Installations where flooring products are removed prior to the installation of new flooring can always bring sight-unseen challenges. When these challenges occur, the time and money for floor preparation can be extensive. But not addressing them on the front side of the installation—which protects you and your company—may have even worse consequences post-installation.

Let’s talk about an installation which had tile as the original flooring. The tile was removed and rubber tiles were installed. The installers, wanting to make sure they had a smooth and flat surface to install over, chose to skim-coat the area of installation. They used a buffer with some sandpaper to scratch the slab. Nothing wrong with that, right?

Here’s where it gets complicated. The joints—some control joints, some trench cuts and stress fractures—were filled with a urethane caulk; the installers’ skim coat was applied directly over the urethane-filled joints (Photo 1).

A call was made several months after the installation from the end user, saying that the floor was bubbling (Photo 2). The manufacturer of the patching compound was called in to see if their product was defective. I was called in to consult on the project and met with the installation team. When we removed a tile plank, the floor patch used to skim-coat was stuck to the back of the rubber tile but released easily from the concrete substrate. When we pulled up the rubber tile, joint filler was attached to the back of the tile as well.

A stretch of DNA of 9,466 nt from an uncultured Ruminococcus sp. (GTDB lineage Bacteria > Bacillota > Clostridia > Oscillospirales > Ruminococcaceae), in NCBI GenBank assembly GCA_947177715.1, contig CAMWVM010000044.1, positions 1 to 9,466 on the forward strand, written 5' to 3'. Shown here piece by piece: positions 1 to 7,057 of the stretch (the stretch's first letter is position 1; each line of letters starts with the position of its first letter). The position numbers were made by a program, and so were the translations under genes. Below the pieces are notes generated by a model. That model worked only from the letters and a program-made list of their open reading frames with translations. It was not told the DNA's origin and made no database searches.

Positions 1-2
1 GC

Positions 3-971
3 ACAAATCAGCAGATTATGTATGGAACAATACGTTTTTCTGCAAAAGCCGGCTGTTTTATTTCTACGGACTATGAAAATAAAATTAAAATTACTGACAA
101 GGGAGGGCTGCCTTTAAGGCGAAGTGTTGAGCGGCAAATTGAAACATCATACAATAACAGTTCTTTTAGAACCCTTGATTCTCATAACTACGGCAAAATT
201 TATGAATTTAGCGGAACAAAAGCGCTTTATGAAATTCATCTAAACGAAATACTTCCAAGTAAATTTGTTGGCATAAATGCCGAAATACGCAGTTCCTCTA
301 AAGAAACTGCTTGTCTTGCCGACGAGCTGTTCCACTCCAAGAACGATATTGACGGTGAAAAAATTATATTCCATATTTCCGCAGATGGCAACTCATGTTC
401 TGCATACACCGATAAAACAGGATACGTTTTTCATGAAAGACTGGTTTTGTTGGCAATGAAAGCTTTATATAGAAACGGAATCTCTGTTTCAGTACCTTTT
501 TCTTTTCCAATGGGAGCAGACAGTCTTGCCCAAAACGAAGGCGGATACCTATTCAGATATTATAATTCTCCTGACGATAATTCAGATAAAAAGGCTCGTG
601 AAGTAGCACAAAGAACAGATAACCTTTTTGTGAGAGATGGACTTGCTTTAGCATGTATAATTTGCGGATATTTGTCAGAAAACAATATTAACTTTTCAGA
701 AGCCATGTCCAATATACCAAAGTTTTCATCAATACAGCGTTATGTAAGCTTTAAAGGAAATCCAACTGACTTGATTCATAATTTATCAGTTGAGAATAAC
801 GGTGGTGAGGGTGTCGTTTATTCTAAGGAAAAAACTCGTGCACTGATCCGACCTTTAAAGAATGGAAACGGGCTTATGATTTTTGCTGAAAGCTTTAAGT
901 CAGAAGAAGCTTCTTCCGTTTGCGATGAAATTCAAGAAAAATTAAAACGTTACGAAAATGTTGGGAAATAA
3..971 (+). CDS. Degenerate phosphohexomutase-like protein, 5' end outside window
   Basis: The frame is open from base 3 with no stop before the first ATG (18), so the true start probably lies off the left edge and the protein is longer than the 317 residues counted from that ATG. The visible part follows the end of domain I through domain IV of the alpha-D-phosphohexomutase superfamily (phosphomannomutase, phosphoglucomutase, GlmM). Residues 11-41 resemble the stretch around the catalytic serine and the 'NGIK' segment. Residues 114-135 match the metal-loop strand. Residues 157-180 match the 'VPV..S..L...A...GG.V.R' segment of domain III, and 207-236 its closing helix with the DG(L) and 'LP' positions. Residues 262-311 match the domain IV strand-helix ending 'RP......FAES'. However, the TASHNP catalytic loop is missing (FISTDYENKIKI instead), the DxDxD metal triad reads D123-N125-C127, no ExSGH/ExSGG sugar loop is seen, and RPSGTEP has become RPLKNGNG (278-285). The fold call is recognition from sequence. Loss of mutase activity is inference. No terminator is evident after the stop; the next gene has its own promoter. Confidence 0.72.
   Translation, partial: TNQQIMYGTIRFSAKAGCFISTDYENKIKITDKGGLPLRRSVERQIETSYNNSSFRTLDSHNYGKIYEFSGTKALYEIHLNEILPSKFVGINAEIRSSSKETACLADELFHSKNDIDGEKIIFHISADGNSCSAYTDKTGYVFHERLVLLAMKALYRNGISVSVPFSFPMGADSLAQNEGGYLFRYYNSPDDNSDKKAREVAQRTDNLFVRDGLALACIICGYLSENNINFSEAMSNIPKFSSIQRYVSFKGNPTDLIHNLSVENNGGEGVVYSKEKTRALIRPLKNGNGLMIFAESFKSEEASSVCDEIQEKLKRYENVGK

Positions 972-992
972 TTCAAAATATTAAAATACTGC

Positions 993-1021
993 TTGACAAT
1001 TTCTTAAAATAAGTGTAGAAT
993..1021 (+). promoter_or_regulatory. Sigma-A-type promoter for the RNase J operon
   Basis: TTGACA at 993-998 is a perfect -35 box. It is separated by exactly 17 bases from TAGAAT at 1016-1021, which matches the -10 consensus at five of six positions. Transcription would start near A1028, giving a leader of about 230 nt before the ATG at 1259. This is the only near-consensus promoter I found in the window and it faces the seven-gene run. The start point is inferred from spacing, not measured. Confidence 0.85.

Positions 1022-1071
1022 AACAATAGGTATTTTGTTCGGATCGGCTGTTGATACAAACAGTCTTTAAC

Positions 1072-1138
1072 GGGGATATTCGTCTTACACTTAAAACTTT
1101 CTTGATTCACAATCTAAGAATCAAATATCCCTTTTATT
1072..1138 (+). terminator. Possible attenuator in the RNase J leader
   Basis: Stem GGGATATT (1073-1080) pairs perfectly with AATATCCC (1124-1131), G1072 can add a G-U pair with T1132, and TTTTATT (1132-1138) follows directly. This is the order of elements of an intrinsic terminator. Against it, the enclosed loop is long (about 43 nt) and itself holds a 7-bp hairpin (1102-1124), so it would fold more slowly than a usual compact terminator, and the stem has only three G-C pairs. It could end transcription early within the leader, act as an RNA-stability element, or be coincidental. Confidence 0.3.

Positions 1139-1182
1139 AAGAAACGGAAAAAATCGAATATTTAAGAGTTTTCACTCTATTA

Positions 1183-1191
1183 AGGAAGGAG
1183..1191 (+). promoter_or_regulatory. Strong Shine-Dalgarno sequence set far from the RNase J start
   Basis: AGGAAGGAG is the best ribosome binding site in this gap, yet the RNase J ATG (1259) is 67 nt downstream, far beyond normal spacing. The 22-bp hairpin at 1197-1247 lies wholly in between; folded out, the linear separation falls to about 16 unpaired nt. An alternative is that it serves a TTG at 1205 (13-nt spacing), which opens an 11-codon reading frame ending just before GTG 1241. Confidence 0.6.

I applied some water to the surface of the concrete to check porosity; after five minutes, the water was still beaded on the surface of the concrete. Next, we checked the bubbles, which were occurring along the filled joints. Digging into the patching compound, I found that the joints were filled with a pliable urethane filler and the floor patching compound that had been used to skim over the joints crumbled easily (Photo 3).

So, did the soft joint cause the bubbles at the joints? No, but it didn’t help either. There was some new concrete work that had to be done near the area where the rubber tile was installed; the further away we moved from the new slab, the less noticeable the bubbles. Moisture was the culprit, but not addressing the soft joint at the front end of floor preparation, and not taking into consideration the porosity of the slab to make sure the skim coat would bond to the concrete, did not help matters. Everyone initially thought this was a floor patch product failure but that was not the case.

While the installers did abrade the slab, they should have checked the porosity to make sure they had abraded enough to allow for bonding of their skim coat. In this case, a diamond grinder would have been a better choice.

So how do you remove the existing filler? A crack chasing blade is one way, as it removes loose concrete and can clean out the joints (Photo 4). Make sure to use proper dust containment and remember to address the concerns on the front side of the installation. Just because the filler worked under a ceramic tile installation does not mean it will work for soft floor coverings. And since the slab had such a low porosity, I would imagine the tile came up pretty easily.